By Keith Idec

Floyd Mayweather Jr. didn’t need to make this transpacific trip.

Leonard Ellerbe stressed that point during a recent interview with ESNews. Ellerbe emphasized that Mayweather has made tremendous investments and receives a seven-figure check each month from those revenue sources.

The CEO of Mayweather Promotions can’t understand, though, why so many people have criticized the retired five-division champion for accepting an eight-figure appearance fee for his three-round boxing exhibition Monday against Japanese kickboxing star Tenshin Nasukawa.

“Serena Williams is doing an exhibition right now,” Ellerbe said, referring to one of the biggest stars in the history of women’s tennis. “You don’t really hear people knocking that. But again, like Floyd always says, like I said it, we really don’t care what people think. At the end of the day, the money’s in the bank. And when you go back and look at all the old-time fighters – I guarantee you right now, if you went to a guy like – and we know what kind of legacy Holyfield and Lennox Lewis and all these guys had, and you say, ‘Oh, if you wanna go and do an exhibition, and you can get an eight-figure purse doing it, you know, just moving around,’ what do you think they would say? What do you think Roy Jones would say? What do you think any of the greats would say? He’d be a damn fool not to go take it.”

The Mayweather-Nasukawa exhibition, which will take place in Saitama, Japan, won’t be broadcast live in the U.S. It’ll air live in Japan on Fuji TV as part of promoter RIZIN Fighting Federation’s partnership with that influential network.

Mayweather, 41, reportedly will be paid handsomely by RIZIN for fighting its 20-year-old star kickboxer/mixed martial artist. The contest won’t count on Mayweather’s record, however, and, seemingly by design, barely has been publicized outside of Japan.

This encounter also will mark the first time one of Mayweather’s matches won’t be televised either by HBO or Showtime, or the pay-per-view divisions of those networks, in more than 20 years.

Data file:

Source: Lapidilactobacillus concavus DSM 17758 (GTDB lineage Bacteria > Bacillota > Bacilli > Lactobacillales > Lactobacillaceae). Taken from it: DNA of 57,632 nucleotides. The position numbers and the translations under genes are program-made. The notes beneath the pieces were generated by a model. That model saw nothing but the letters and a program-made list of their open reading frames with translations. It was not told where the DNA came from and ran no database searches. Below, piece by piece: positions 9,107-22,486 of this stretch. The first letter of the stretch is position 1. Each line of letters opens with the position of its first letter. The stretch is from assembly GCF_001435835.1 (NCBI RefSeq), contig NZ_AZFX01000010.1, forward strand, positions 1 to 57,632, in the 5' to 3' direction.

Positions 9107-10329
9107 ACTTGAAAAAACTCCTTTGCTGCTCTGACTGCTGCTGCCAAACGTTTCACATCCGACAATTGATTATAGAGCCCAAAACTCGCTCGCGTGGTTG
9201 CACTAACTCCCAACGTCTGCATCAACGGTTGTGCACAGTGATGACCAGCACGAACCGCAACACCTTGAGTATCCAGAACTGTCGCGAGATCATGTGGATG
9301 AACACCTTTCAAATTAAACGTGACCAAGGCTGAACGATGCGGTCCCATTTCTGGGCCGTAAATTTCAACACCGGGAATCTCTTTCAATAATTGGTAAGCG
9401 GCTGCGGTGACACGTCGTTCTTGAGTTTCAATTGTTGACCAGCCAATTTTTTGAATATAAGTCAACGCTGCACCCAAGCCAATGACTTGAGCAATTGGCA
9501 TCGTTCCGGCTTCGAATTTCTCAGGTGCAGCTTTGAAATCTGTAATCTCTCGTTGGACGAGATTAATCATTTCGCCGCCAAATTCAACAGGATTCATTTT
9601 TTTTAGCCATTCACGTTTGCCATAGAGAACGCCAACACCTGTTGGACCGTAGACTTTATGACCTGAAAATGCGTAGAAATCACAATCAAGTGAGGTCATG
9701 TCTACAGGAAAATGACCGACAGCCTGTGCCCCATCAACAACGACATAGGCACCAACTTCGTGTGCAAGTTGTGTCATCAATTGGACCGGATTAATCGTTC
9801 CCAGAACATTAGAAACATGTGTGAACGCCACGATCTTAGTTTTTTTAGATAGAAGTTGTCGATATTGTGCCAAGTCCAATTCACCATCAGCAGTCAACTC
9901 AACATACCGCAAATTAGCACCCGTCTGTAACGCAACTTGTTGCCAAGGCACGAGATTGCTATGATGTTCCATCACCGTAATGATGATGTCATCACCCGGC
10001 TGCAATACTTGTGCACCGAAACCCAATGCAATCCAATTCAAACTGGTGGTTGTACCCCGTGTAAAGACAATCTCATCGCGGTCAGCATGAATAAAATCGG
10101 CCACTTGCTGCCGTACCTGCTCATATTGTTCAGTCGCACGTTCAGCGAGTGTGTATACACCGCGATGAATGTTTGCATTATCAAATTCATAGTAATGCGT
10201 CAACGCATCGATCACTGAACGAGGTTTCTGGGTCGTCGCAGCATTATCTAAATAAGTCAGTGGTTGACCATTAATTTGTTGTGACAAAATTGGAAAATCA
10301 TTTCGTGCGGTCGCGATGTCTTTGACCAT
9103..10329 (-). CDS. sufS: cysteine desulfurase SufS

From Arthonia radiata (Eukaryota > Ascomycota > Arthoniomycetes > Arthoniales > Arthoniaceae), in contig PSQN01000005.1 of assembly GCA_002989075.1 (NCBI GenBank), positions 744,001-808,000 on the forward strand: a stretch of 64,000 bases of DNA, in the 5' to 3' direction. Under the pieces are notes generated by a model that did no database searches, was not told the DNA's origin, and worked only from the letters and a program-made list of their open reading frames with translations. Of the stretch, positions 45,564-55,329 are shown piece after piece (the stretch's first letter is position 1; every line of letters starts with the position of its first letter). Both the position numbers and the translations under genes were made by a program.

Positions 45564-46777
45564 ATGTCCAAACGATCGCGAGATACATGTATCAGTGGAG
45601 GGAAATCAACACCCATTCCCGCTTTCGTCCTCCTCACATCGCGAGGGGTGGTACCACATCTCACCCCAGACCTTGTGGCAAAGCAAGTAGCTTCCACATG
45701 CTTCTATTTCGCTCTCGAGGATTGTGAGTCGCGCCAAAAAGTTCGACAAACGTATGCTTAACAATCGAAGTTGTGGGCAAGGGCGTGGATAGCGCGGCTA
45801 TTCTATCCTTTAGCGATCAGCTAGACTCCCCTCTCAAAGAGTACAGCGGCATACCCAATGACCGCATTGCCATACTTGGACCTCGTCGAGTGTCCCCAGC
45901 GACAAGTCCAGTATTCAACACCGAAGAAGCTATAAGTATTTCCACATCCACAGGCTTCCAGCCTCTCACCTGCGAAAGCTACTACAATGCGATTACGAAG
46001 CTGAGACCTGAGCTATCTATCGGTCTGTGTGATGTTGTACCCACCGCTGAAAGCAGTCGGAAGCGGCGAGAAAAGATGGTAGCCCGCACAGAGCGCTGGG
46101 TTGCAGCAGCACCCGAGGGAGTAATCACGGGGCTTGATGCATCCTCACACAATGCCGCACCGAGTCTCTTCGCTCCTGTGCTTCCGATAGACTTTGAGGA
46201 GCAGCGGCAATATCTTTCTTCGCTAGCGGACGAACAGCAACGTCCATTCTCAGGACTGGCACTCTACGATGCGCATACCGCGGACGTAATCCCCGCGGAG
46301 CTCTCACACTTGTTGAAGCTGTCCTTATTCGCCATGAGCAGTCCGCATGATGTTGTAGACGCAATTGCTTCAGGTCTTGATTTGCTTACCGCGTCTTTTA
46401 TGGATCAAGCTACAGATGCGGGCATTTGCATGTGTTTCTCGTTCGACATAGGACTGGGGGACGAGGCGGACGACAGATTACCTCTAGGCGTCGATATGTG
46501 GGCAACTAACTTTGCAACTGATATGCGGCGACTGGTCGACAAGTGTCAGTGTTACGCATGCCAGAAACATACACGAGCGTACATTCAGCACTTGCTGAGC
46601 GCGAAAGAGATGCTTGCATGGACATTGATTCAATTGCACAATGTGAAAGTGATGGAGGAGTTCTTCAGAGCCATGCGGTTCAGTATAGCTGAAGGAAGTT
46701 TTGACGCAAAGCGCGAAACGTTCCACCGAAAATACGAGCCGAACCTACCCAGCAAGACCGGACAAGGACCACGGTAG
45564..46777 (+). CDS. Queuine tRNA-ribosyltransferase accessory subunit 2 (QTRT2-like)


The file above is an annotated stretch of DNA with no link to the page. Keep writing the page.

“He’s excited to just go and have some fun,” Ellerbe said. “And, you know, that’s all it is. He’s gonna go over there and move around with the little kid, and you know, that’s all it is.”

Las Vegas’ Mayweather might come out of retirement for a boxing match that counts in 2019, perhaps a rematch with Filipino superstar Manny Pacquiao. That’d require Pacquiao (60-7-2, 39 KOs) to defeat Adrien Broner (33-3-1, 24 KOs, 1 NC) in their January 19 fight for Pacquiao’s WBA world welterweight title at MGM Grand Garden Arena in Las Vegas.

For now, Mayweather (50-0, 27 KOs) is focused on out-performing Nasukawa in their exhibition at Saitama Super Arena.

“I’m very happy for him,” Ellerbe said, “that he’s in a position to take advantage of these opportunities at this point in his career, because he’s earned that. He’s earned that, and when you get in a situation where you can just go out there and you can just do an exhibition and you can make a substantial amount of money by doing that, hey, that’s a great thing.

“All the ones out there who hate on that, I guarantee you, you ask them if they were given the opportunity to be put in that situation, where they could go and make an enormous amount of money for something that they love to do and have had a tremendous amount of success doing, go get it.”

Keith Idec is a senior writer/columnist for He can be reached on Twitter @Idecboxing.